Action week: Farmers take their frustration to the streets

Starting Monday, farmers in Germany will make their frustration with government policy noticeable across the country, especially with traffic disruptions.

Action week: Farmers take their frustration to the streets

Starting Monday, farmers in Germany will make their frustration with government policy noticeable across the country, especially with traffic disruptions. Commuters therefore have to prepare for regional disruptions in road traffic.

The week of action against planned subsidy cuts will primarily include blockades of motorway entrances, rally trips to larger cities and slow-moving convoys, as the state farmers' associations announced. The actual effects are likely to vary greatly from region to region. The farmers' association is supported by the freight forwarders' association BGL during the action week.

In Rhineland-Palatinate, the police and numerous municipalities are expecting significant traffic disruptions; this could become one of the regional focal points of the protests. 900 tractors are expected in Erfurt for a central protest by Thuringian farmers. The city of Hamburg warned in advance of traffic chaos because farmers from Schleswig-Holstein wanted to drive to a rally in the city from several directions.

The farmers of Lower Saxony want to set off on a rally to Bremen. In Berlin, the street between Großer Stern and Brandenburg Gate is closed all day due to a registered demonstration. Rallies have also been announced for Monday in Munich and Ravensburg.

After the start on Monday, the intensity of the protests is likely to decrease in most regions. The week of action then culminates with a protest in Berlin on January 15th, for which, according to the police, 10,000 participants were registered. Thousands of tractors are also expected in the capital.

Farmers want to receive the agricultural diesel subsidy

With these actions, the farmers' association wants to ensure that the federal government completely reverses planned cuts in subsidies. The traffic light coalition of the SPD, Greens and FDP had announced that they did not want to implement some of the planned cuts. But that's not enough for the farmers' association. Specifically, it is about subsidies for agricultural diesel, which according to the current government plans are to be gradually abolished. The originally planned abolition of the vehicle tax exemption for agriculture and forestry is no longer an issue.

The acting chairwoman of the Conference of Agriculture Ministers welcomed this after a meeting with her colleagues from the federal states and the Federal Agriculture Minister Cem Özdemir (Greens). “This is also an important signal to rural areas, which only recently had to cope with cuts when funding was cut,” said Susanna Karawanskij (Left).

However, she criticized the fact that the now planned gradual abolition of agricultural diesel compensation would still affect the profession, especially in view of competition in the EU. The Conference of Agriculture Ministers therefore expects the Federal Ministry to make more use of alternative biodiesel. “If we unilaterally stop the agricultural diesel subsidy in Germany, we would put our local agricultural businesses at a major competitive disadvantage if the subsidy is maintained in the other EU countries,” said Karawanskij.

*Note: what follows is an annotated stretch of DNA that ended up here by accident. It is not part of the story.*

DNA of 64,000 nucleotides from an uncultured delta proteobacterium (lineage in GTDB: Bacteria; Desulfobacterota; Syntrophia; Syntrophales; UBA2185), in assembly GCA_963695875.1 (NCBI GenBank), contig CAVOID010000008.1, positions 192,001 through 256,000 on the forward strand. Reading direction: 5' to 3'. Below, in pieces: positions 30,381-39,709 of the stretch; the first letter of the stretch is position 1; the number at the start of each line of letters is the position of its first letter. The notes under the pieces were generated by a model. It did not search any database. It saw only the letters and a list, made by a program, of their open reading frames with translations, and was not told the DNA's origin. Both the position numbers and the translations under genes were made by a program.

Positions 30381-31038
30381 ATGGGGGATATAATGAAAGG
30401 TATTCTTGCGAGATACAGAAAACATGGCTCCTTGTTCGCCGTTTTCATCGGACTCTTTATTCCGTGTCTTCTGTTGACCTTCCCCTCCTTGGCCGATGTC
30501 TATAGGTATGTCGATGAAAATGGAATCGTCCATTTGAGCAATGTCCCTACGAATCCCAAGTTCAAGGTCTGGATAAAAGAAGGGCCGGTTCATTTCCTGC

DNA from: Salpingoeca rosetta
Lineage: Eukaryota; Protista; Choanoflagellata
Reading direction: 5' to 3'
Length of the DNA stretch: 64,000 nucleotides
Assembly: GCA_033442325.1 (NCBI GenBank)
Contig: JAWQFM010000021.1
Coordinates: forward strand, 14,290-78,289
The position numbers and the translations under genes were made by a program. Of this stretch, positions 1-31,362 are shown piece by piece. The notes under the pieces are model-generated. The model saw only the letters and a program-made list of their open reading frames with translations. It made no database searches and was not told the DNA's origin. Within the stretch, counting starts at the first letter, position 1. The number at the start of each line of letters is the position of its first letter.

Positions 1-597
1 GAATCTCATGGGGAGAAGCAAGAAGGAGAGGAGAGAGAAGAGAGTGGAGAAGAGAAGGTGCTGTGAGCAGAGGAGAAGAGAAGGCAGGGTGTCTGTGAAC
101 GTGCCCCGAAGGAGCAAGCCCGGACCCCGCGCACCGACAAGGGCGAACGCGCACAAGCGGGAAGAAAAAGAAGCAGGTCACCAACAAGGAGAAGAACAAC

The cutter and coastal fishermen have declared their solidarity with the farmers and freight forwarders in their protest against the federal government's austerity plans. At the local level, farmers would be supported in planning their protest actions in the coming week, the industry association said.

Interior Ministry warns of infiltration by right-wing extremists

The preparations for the week of action have been accompanied in recent days, especially on social networks, by calls for a general strike, which is virtually impossible in Germany from a purely legal perspective. On Thursday, farmers prevented Federal Economics Minister Robert Habeck from leaving a ferry on the North Sea coast. Habeck then expressed concern about the mood in Germany.

The Federal Ministry of the Interior has now warned against attempts by extreme forces to abuse the farmers' protests. A spokesman for Minister Nancy Faeser (SPD) said that it can be assumed that actors from the right-wing extremist spectrum as well as those who want to delegitimize the state will try to exploit events for their own interests during the week of protests. “The aim here is to ensure that such attempts at instrumentalisation by extremists are not caught by clearly distancing the initiators.”

A few days ago, the farmers' association distanced itself from such actors via Instagram. "The German Farmers' Association strongly distances itself from idiots with fantasies of subversion, radicals and other extreme fringe groups who want to hijack our week of action and hijack our protest for their concerns," it said. The Federal Association of Road Haulage Logistics and Disposal (BGL), which wants to take part in the week of action, also distanced itself from calls for a general strike.

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